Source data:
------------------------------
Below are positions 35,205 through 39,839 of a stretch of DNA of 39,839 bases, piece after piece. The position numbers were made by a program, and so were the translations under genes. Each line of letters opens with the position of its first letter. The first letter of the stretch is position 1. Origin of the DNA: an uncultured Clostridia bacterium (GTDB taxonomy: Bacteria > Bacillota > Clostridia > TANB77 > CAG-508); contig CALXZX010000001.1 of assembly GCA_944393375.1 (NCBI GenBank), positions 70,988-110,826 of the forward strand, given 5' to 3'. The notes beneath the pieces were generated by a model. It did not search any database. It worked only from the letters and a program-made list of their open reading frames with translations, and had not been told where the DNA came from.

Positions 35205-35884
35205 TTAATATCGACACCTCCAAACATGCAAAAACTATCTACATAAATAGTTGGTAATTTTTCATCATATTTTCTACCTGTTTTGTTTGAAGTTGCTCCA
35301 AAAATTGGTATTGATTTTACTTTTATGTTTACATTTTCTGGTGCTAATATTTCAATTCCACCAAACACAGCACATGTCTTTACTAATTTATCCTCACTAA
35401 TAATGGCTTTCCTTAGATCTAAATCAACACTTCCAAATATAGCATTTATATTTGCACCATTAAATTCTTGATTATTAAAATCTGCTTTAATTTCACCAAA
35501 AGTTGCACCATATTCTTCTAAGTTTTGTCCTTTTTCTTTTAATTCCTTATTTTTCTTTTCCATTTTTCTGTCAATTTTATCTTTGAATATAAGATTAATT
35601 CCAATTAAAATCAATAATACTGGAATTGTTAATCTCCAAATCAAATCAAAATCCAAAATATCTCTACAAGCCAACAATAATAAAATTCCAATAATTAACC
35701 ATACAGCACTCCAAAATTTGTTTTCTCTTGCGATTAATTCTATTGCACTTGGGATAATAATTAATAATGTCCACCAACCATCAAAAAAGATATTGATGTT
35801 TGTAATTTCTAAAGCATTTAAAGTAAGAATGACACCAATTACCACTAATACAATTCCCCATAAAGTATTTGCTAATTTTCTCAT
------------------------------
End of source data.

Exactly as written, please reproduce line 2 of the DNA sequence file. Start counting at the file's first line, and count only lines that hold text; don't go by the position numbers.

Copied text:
Positions 35205-35884